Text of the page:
The rock-based research at BEG is supplemented and expanded significantly by seismic technology research, in two main areas. One is multicomponent seismic, described briefly in the Methane Hydrates section. Applications include detecting fracture presence and azimuth in subsurface targets. That is one of the goals of a current EGL project in Pennsylvania funded by a RPSEA grant. This white paper describes EGL's approach to seismic research in unconventional resource systems. The other major BEG area of seismic expertise is the Texas Consortium for Computational Seismology, led by Sergey Fomel. One aspect of this program is recognition and mapping of deep subsurface fractures, using a diffraction imaging approach. A similar project, co-led by Sergey, is funded by RPSEA.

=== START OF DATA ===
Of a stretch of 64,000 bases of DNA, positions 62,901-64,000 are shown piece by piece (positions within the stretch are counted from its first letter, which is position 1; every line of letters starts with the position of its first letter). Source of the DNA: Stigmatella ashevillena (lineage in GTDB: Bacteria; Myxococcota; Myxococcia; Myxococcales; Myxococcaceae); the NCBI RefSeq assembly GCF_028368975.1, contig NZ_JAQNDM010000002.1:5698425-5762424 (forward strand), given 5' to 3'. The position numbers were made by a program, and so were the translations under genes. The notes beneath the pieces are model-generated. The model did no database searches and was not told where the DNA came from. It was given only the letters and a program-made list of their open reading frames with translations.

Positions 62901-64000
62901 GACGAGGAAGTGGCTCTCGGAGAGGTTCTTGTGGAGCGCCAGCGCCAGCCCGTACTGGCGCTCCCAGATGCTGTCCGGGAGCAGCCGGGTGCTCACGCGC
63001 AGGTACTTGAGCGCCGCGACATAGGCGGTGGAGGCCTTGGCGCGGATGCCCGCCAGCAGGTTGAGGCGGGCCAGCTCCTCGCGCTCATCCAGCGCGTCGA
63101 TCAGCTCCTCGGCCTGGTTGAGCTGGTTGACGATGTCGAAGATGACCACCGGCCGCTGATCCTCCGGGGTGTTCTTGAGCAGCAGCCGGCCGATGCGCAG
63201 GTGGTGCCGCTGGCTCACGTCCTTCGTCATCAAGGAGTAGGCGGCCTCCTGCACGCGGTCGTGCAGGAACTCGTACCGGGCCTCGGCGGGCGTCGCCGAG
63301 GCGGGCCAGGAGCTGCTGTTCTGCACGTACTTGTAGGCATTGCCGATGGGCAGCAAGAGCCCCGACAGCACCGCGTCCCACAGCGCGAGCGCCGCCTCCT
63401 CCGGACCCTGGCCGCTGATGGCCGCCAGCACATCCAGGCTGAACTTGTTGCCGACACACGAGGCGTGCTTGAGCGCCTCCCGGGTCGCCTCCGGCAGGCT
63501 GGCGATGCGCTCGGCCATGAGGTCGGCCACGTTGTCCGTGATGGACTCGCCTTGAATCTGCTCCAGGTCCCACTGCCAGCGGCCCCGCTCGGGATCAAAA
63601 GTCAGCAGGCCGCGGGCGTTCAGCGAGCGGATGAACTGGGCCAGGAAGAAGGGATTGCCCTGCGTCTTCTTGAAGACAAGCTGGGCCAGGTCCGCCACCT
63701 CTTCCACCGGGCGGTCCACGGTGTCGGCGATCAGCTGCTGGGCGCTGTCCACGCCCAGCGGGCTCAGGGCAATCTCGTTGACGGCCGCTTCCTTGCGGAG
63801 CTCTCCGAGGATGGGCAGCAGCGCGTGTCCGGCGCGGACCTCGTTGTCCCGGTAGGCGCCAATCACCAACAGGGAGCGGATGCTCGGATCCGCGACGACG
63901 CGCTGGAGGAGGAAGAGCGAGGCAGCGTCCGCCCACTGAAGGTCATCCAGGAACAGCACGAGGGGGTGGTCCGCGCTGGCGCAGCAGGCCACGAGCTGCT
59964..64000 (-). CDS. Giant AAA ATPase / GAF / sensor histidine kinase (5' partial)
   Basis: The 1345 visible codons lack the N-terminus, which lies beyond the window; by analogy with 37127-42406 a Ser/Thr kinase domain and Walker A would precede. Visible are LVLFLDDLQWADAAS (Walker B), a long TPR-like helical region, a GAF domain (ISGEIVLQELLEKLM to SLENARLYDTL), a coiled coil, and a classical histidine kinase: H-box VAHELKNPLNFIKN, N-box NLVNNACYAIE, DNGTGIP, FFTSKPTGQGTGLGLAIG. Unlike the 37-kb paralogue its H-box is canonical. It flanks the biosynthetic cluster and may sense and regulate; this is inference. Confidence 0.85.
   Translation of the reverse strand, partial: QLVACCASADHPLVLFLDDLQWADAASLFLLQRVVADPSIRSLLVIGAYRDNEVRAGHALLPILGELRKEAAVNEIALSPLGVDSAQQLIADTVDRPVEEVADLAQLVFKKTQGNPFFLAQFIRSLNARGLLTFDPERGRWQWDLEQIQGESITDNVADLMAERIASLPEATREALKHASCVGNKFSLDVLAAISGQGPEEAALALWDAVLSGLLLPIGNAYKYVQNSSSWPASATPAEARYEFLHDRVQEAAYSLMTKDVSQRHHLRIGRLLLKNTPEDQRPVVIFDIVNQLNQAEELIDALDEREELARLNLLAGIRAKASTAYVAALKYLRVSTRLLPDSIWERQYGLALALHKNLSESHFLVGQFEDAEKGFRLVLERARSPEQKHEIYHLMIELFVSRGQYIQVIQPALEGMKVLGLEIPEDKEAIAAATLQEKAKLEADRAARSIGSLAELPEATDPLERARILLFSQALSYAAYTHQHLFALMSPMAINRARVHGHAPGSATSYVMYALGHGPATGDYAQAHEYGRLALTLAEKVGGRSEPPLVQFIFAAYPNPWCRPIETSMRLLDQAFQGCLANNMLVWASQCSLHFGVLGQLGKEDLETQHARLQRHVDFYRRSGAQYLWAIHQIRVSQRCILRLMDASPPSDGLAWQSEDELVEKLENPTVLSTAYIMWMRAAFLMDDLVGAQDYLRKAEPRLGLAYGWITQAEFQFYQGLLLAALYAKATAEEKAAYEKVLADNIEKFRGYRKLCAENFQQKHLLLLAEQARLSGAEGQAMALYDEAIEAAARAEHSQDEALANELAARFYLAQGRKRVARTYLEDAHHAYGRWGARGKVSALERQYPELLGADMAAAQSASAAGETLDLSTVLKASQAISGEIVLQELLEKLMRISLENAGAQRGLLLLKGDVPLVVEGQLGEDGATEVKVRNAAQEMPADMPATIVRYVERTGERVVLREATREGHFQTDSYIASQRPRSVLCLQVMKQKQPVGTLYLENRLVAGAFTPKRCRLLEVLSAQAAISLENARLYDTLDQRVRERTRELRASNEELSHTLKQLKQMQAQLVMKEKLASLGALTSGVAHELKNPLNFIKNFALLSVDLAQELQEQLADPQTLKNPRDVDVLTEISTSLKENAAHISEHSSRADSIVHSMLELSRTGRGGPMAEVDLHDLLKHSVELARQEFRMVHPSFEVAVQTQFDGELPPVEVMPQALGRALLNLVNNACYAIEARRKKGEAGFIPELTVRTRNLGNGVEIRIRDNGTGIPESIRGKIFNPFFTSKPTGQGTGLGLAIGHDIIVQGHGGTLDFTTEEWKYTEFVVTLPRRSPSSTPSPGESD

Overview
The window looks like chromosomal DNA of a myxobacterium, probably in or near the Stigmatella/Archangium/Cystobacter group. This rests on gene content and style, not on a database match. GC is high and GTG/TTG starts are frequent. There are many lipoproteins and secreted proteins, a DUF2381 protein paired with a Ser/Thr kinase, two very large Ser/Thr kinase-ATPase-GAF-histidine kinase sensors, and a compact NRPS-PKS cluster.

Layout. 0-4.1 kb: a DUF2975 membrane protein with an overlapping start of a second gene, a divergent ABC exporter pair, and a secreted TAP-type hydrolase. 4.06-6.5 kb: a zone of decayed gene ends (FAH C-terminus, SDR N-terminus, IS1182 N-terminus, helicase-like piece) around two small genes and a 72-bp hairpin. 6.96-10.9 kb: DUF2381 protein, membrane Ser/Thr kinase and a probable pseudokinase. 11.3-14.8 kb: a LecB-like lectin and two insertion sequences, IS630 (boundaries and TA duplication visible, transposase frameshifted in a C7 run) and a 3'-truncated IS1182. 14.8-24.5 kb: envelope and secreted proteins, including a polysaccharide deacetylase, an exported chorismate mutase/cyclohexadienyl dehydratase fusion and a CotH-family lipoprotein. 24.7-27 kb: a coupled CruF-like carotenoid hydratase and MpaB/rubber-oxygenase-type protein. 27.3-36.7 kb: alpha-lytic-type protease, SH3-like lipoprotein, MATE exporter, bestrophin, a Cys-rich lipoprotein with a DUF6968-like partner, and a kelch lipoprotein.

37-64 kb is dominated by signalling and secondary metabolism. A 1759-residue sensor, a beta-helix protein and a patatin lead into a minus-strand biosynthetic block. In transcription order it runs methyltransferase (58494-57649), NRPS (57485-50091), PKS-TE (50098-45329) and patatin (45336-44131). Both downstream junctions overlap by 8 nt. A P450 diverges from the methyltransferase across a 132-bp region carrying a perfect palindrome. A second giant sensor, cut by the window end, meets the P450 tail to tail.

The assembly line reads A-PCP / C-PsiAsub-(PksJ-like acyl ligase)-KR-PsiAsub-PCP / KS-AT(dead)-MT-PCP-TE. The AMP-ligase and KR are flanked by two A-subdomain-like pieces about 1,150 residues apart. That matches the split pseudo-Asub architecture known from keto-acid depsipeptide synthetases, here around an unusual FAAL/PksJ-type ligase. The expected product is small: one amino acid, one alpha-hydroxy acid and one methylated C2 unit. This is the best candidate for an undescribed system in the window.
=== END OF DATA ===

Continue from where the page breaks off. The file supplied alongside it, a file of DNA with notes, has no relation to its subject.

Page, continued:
For more information, please contact Eric C. Potter, Program Director for Energy. Telephone 512-471-7090 or e-mail  


Contact information
Bureau Research Programs
Industry Associates Programs
Advanced Energy Consortium
Basin Analysis
Gas Shales
Gas Hydrates
Permian Basin
Reservoir Characterization
Resource Assessment
Salt Tectonics
Structural Geology and Tectonics
©2008 Bureau of Economic Geology, The University of Texas at Austin